Proponents of the Endangered Species Act (ESA) claim it encourages conservation and leads to species protection. However, this is not always the case.

For example, landowners at the greatest risk of developing the endangered red-cockaded woodpecker habitats were more likely to harvest their forestlands earlier than normal out of fear of habitat development. This trend still held true when timber prices were low, in order to avoid costly $200,000 fines associated with even a single woodpecker colony. This resulted in the loss of several thousand acres of potential habitat for a species largely dependent upon private land for survival. An even more shocking example of the ESA endangering species occurred in Riverside County, California, where residents were prevented from clearing firebreaks due to ESA restrictions on the land that prohibited modifying the Stephens’ kangaroo rat habitat. When fires arose in the area, as the residents knew they would, not only were residents’ homes destroyed, but the rat’s habitat was as well.

When the ESA was originally drafted in 1973, Congress began with the premise that the most basic threat to endangered species was destruction of their habitat. Ironically, after the passage of the Act, not only was the primary threat not controlled, but it became an arguably greater danger to threatened and endangered species. The ESA is not fulfilling this preservation purpose, and is actually encouraging habitat destruction by making these habitats liabilities, instead of assets, for private landowners.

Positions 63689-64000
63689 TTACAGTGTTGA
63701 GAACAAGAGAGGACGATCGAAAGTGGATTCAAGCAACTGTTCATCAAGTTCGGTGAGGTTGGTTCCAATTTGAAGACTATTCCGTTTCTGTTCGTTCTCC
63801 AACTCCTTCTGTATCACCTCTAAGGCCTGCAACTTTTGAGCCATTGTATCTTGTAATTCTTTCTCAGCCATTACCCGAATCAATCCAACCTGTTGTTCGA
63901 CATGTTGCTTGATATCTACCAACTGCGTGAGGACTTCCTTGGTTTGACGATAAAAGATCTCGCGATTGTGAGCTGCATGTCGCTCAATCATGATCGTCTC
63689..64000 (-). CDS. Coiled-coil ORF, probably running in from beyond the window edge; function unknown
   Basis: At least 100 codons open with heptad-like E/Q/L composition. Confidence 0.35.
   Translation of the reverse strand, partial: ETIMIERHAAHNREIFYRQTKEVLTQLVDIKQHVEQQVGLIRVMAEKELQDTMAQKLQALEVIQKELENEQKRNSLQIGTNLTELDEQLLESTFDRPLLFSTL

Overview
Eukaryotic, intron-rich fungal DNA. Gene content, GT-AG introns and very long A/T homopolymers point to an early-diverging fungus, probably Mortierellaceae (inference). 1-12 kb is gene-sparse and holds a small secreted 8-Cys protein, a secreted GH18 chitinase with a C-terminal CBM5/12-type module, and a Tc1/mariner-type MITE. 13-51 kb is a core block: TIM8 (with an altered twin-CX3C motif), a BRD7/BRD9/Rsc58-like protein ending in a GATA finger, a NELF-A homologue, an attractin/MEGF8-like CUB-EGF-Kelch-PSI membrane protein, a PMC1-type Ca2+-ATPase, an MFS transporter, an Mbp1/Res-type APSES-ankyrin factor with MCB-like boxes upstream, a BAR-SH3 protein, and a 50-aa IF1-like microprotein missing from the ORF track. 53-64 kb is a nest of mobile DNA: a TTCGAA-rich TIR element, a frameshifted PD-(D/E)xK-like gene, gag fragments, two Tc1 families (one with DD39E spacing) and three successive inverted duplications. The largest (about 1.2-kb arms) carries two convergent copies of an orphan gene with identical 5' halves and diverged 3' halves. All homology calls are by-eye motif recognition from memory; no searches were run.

Since the majority of species that are listed as endangered under the Endangered Species Act rely on private land for all, or some, of their habitat, the ESA can only succeed if private landowners cooperate with conservation efforts. Too often, however, the federal government provides landowners with no incentive to do so. When a private landowner loses the use of their land through discovery of an endangered species or a habitat, or has their land devalued, there is no compensation. To a landowner, this means that the presence of an endangered species and/or habitat becomes a liability.

Without concentrated efforts by private landowners to conserve endangered species, meaningful progress will never be achieved. However, private landowners will have no incentive to participate actively in these conservation efforts until they are removed from the hands of the federal government and private landowners are no longer punished for their contributions.